The Cross House

Tearing The House Apart…

Originally, the 1894 Cross House had cheap pine floors on its first and second levels. This was because these floors were covered by the extraordinary luxury of wall-to-wall carpeting (27-inch wide strips hand-sewn together).

Later, the pine floors were covered with plain oak floors.

Sigh.

Had the Cross House NOT had wall-to-wall carpeting in 1894, it would certainly have had gorgeous wood floors with intricate parquet borders:

 

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Too…

 

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…yummy.

 

If I were rich I would not hesitate to tear out the plain oak floors and at long last install gorgeous floors with parquet borders.

If I were rich.

As things stand however, I must make do with what I have.

Most of the oak floors are in relatively good shape. Save the library. This room had two bathrooms later inserted into it (since removed) and a closet (also removed). There was termite damage, too.

Justin C, the floor master, said he could repair all the damage, and this would cost like twice the money than if he just wholly tore up the floor and replaced it.

This option had a big dividend: the torn-up flooring would be a perfect match to repair all the other floors in the house.

Decision made!

 

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Gone floor. What is so cool is that under the oak flooring is the original plain pine flooring. And nobody has seen, nor walked on, this flooring for many many decades.

 

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.Separate from the visible termite damage to the oak flooring was this UNSEEN termite damage to the 1894 pine flooring. S C A R Y. I am glad to report however that the previous owner, Bob Rodak, did a lot of termite prevention, and we have not found a termite in the house. Yet.

 

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When the oak flooring was laid down, it was simply notched (none too well) around the legs of each radiator. Well, there is a limit to what I must tolerate! So, I am having proper wood installed under every damn radiator leg in the house, after having (sigh again) each radiator lifted by 3/4-inch. In the image above you see two ducts to the A/C. The one at the top was under the radiator, and this impeded the all-important air flow. And I do love good air flow. So I had the duct relocated (bottom). The salvaged flooring from the library will repair all this.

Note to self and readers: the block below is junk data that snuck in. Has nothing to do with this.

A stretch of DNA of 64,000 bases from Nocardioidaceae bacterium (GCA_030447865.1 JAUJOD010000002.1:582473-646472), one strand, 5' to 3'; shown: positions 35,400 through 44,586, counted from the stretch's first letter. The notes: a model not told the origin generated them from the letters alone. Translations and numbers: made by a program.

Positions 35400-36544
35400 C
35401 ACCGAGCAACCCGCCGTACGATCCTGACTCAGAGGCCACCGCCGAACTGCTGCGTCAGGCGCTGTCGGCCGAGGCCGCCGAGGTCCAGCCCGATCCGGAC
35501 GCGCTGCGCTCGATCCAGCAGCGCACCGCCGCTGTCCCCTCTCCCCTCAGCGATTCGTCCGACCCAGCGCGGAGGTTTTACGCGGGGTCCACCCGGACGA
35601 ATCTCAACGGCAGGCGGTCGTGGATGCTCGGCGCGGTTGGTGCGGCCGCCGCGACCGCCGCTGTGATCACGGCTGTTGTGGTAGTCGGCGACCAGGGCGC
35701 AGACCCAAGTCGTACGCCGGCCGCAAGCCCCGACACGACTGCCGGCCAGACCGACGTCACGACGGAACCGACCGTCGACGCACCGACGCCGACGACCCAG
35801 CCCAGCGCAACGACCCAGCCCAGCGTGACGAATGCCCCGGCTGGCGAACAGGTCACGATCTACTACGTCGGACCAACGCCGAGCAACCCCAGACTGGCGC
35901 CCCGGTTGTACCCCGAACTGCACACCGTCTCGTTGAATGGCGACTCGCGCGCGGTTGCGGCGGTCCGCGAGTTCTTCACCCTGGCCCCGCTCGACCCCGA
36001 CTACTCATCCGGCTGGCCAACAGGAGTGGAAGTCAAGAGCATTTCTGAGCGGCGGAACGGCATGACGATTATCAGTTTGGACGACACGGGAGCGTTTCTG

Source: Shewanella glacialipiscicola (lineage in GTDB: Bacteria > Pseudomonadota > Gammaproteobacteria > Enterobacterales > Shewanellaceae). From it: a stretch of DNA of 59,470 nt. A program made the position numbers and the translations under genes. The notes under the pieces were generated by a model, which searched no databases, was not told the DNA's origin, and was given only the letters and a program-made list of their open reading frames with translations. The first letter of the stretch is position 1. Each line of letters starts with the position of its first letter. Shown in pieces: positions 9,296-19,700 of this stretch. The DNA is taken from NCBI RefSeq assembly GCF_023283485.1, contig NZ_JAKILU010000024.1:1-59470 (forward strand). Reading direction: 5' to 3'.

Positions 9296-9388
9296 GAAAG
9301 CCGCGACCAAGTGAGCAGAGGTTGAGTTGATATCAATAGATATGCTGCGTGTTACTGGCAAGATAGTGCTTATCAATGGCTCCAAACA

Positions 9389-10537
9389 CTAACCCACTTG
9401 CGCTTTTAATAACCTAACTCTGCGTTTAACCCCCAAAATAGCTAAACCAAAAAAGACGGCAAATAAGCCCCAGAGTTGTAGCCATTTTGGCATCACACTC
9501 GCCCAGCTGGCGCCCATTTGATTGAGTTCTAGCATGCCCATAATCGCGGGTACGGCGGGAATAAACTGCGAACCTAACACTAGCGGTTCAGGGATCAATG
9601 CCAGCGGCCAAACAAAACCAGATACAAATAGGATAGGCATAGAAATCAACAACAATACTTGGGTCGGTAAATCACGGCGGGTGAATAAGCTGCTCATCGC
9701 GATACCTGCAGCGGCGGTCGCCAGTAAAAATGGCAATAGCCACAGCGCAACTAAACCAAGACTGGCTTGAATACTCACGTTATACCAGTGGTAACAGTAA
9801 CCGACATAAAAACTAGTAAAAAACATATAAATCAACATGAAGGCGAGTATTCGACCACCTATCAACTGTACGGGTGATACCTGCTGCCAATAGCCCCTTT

If all goes well, the library and living room flooring will be sanded and varnished…soon. April? I am crossing my fingers.

And toes.

7 Responses to Tearing The House Apart…

  1. This is very timely! I’m excited to see this play out. We’re beginning to plan the front parlor restoration, and we have a lot of water damage on the edges from when there wasn’t a roof. We have a closet whose floor we initially planned to rip out, to use the pieces to fix it. But then, Doug said, “Well, what if we took a bit more out? Most of the damage is where an inlay should be. What if I made an inlay?”

    It’s equal parts exciting and terrifying. We haven’t decided.

      • We have inlay in the Entrance Hall, but not in the Parlor, where the floor damage is. But we’re thinking about adding it there, since we have to rip up the edges anyway….

        Here is my inlay in the entrance hall, complete with water damage on the right hand side…

      • A straight border like mine might be pretty doable… and the darker bands would hide the transition to wood that’s not a perfect match. If Doug tries to inlay any kind of a pattern in he’s definitely nuts.

        And this might be a terrible idea but I’m gonna float it anyway. My parents have a neighbor who’s a very high end builder, and he told me that I should rip out and replace all my 1930’s 5/16″ face nailed living room flooring because it’s not worth the trouble to reset the nails, and that there are staining techniques to fake the look of the border so you’d never know. Apparently that’s how he does it for people who are way fancier than we are. I was going to ignore his advice and punch down all the nails in my floor. I can ask if he has photos of whatever he does for a border. But I can see the floorboards in mine and they’re mitered at the corners and it’s great and I don’t really believe him when he says that it looks the same.

  2. Looks like good progress!

    Our bathroom was built with old-growth pine strip flooring, and badly rotted around the toilet. We redid it with tile, but carefully salvaged the good flooring, which was invaluable for patching in the kitchen and other upstairs rooms. Our hardwood guy said matching red oak (what our house has in the fancier rooms) is easy with modern wood, but softwood is all but impossible. He was right: the areas of oak he patched with new are indistinguishable from the original, but even the pine areas that were patched with the salvaged wood are somewhat noticeable, as they darkened and stained differently in different rooms, which still shows up even after a full resanding.

    The crazy ambitious part of me wants to do some inlay on a future house (it wouldn’t fit the style of our current one). Since the original inlays were factory-produced, doing it well by hand would require a lot of jigs and carefully setup.

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